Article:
Washington, D.C. — Today, the Center for American Progress released new analyses of racial disparities in infant health outcomes across all 50 states and the District of Columbia. While the United States ranks 55th internationally on infant mortality, it spends 20 times more per capita than countries such as Serbia, which has a comparable rate. While the national rate is in itself alarming, the analysis shows that it conceals even more alarming disparities among state’s white; Black or African American; American Indian or Alaskan Native; Asian American or Pacific Islander; and Hispanic residents in both infant mortality and low weight birth.
The study relies on key measures to produce overall state scores—scoring New York highest and Mississippi lowest. The health policy indicators include Medicaid expansion; Medicaid eligibility; Children’s Health Insurance Program eligibility; Special Supplemental Nutrition Program for Women, Infants, and Children (WIC) coverage; infant home visiting coverage; and limited maternity care access. The economic and workforce supports include state earned income tax credit, state child tax credit, state paid leave, and state paid sick leave.
Key findings from the analysis include:
- Many states are driving poor outcomes and greater disparities in infant health by failing to take advantage of promoting social benefits such as WIC and home visiting that are already available to their residents.
- Across nearly all states, infant mortality for Black and American Indian or Alaska Native infants exceeds the national average. Trends in low-weight births are similar in that both nationally and within most states, a larger percentage of Black infants are born at a low birth weight compared with white infants.
- Fourteen states and the District of Columbia have Black infant mortality rates that are or exceed more than double the overall national infant mortality rate, which is 5.8 percent. Twenty-eight states and the District of Columbia have Black infant mortality rates that are more than twice those states’ white infant mortality rates.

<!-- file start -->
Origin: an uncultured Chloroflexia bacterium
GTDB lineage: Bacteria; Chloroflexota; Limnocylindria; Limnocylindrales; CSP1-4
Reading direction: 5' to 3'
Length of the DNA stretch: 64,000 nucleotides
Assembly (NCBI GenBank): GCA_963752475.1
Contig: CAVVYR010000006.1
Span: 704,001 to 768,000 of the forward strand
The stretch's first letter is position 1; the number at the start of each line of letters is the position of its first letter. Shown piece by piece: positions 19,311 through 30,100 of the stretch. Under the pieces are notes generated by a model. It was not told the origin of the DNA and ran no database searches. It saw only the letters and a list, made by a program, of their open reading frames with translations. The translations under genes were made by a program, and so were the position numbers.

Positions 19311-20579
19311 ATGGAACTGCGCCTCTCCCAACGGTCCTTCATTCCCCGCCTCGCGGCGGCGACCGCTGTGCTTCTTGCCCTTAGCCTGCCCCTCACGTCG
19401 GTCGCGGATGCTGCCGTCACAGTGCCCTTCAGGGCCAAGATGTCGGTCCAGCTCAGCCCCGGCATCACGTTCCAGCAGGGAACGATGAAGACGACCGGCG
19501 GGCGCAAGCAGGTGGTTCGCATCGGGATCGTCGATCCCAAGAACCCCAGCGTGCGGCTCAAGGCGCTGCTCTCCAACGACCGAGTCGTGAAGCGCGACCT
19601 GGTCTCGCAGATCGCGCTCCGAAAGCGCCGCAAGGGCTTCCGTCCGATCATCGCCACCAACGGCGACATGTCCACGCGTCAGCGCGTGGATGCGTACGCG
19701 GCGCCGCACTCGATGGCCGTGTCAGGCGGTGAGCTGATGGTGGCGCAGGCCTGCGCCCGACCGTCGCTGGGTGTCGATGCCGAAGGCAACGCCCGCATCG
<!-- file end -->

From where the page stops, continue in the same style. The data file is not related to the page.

- In all but one state for which data could be collected, the American Indian or Alaska Native infant mortality rate equals or exceeds the national overall rate.
- Thirteen states have Hispanic infant mortality rates that are or exceed the overall average national rate. Ten states have Asian American or Pacific Islander infant mortality rates that are or exceed the national overall rate. And just 11 states have white infant mortality rates that meet or exceed the overall national rate.
“This analysis shows that the health and vitality of America’s infants vary greatly by race and the policy choices made by states in which they reside,” said Cristina Novoa, senior policy analyst for Early Childhood Policy at the Center for American Progress and author of the issue brief. “To narrow these disparities, states must adopt policies to promote the wellness of mothers and their babies and take greater advantage of policies already in place to achieve this goal.”
Please click here to read the issue brief: “Opportunities for States To Improve Infant Health Outcomes” by Cristina Novoa
Please click here to explore this interactive map: “Interactive: Opportunities for States To Improve Infant Health Outcomes” by Cristina Novoa and Mathew Brady
Please click here to explore this interactive dot plot: “Interactive: Exploring Infant Health Outcomes Across Race and Ethnicity and by State” by Cristina Novoa and Mathew Brady
For more information or to speak with an expert, please contact Colin Seeberger at ssergorpnacirema@regrebeesc or 202-741-6292.